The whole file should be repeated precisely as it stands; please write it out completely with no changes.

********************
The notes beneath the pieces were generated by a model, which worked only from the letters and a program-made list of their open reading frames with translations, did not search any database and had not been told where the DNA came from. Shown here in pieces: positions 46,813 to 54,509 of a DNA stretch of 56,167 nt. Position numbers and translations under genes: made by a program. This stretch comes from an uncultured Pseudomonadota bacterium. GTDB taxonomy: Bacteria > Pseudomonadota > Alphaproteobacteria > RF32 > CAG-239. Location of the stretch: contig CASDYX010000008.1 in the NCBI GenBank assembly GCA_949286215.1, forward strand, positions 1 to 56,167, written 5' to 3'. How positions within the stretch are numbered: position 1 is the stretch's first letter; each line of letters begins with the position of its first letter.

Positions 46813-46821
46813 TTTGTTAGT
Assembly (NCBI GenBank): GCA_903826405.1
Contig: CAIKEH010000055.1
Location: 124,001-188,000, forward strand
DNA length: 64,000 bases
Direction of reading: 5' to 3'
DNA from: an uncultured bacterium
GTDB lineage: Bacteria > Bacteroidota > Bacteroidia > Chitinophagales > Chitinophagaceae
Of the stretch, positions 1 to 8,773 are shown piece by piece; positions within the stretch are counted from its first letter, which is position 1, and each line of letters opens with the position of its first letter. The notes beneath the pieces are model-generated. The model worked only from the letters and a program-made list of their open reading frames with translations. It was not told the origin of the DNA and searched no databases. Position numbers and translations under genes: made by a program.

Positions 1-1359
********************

The notes beneath the pieces were generated by a model, which worked only from the letters and a program-made list of their open reading frames with translations, did not search any database and had not been told where the DNA came from. Shown here in pieces: positions 46,813 to 54,509 of a DNA stretch of 56,167 nt. Position numbers and translations under genes: made by a program. This stretch comes from an uncultured Pseudomonadota bacterium. GTDB taxonomy: Bacteria > Pseudomonadota > Alphaproteobacteria > RF32 > CAG-239. Location of the stretch: contig CASDYX010000008.1 in the NCBI GenBank assembly GCA_949286215.1, forward strand, positions 1 to 56,167, written 5' to 3'. How positions within the stretch are numbered: position 1 is the stretch's first letter; each line of letters begins with the position of its first letter.

Positions 46813-46821
46813 TTTGTTAGT
Assembly (NCBI GenBank): GCA_903826405.1
Contig: CAIKEH010000055.1
Location: 124,001-188,000, forward strand
DNA length: 64,000 bases
Direction of reading: 5' to 3'
DNA from: an uncultured bacterium
GTDB lineage: Bacteria > Bacteroidota > Bacteroidia > Chitinophagales > Chitinophagaceae
Of the stretch, positions 1 to 8,773 are shown piece by piece; positions within the stretch are counted from its first letter, which is position 1, and each line of letters opens with the position of its first letter. The notes beneath the pieces are model-generated. The model worked only from the letters and a program-made list of their open reading frames with translations. It was not told the origin of the DNA and searched no databases. Position numbers and translations under genes: made by a program.

Positions 1-1359